The latest Federal Reserve data on consumer credit were released on July 8, 2015. There was 2.10% growth in the revolving consumer credit levels in May—compared to 11.50% growth in April. The credit levels fell earlier in January and February. Revolving credit primarily includes credit card loans. It accounts for roughly a quarter of the total consumer credit.
The above graph shows the growth in revolving consumer credit over the past year. Growth in card loans benefits card-issuing banks like JPMorgan Chase (JPM). It also benefited payment networks like Visa or MasterCard, as we discussed previously in this series.
American Express (AXP), JPMorgan Chase, Citigroup (C), and Capital One Financial (COF) are some of the banks that will directly benefit from the growth in card loans. Together, the four banks account for ~16.40% of the Financial Select Sector SPDR ETF (XLF).
Charge-off rates fall
For all of the banks, the charge-off rates on credit card loans fell to 2.98% for 1Q15. The rate was 3.03% in 4Q14. Charge-offs are the amount of loans charged against loan-loss reserves and removed from the books. On card loans, charge-off rates had generally been falling since 2010. The charge-off rates peaked to 10.63% in 2Q10. Defaults on card loans tend to go down as employment and income grow.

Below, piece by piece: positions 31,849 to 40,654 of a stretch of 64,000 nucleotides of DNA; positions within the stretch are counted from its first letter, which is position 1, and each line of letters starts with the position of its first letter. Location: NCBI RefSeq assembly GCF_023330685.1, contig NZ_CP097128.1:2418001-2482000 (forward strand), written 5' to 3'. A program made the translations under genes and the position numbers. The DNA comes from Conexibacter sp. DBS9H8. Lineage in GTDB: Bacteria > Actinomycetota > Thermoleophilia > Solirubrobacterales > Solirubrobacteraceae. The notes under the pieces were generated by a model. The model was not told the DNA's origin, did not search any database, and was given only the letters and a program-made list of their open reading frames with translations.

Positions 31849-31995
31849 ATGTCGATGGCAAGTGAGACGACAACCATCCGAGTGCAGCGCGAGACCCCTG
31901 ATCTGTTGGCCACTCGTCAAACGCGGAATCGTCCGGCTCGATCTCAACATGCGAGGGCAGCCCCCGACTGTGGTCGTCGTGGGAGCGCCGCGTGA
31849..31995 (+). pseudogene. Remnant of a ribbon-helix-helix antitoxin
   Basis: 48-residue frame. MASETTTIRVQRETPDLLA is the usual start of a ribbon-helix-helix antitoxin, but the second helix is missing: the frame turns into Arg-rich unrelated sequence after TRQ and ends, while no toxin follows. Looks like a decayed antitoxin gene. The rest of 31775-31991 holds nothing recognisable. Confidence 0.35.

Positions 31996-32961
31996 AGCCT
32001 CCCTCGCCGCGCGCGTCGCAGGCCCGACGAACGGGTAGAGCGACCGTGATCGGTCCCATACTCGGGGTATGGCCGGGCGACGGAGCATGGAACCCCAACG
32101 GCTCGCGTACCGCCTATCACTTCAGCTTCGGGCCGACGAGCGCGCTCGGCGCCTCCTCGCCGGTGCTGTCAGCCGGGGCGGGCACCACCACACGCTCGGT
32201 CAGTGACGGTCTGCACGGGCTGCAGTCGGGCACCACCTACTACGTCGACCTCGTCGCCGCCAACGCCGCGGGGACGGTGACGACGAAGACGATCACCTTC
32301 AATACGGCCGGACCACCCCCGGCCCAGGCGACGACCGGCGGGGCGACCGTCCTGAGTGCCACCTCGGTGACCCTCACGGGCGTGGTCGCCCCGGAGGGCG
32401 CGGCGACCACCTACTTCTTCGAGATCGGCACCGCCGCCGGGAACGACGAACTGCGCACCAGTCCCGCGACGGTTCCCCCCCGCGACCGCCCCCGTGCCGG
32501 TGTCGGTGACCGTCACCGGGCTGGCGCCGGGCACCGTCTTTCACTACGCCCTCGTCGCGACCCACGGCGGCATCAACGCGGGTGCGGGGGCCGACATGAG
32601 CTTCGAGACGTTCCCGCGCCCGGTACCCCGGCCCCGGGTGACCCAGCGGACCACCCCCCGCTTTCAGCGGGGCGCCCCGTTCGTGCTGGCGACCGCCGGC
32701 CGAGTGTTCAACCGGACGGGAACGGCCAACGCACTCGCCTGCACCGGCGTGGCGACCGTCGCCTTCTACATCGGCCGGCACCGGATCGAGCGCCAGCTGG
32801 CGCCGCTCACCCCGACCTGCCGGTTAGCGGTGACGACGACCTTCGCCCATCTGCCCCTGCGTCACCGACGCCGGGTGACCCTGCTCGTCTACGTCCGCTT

Credit card interest rates
The interest rate on credit card loans is generally charged as the LIBOR rate plus a spread. The spread is determined based on the creditworthiness of the borrower. The average spread levels have been falling for overall card loans over the last few years. This is due to the improvement in the credit quality of card loans. Lower rates generally spur loan growth. This is a positive factor for card companies.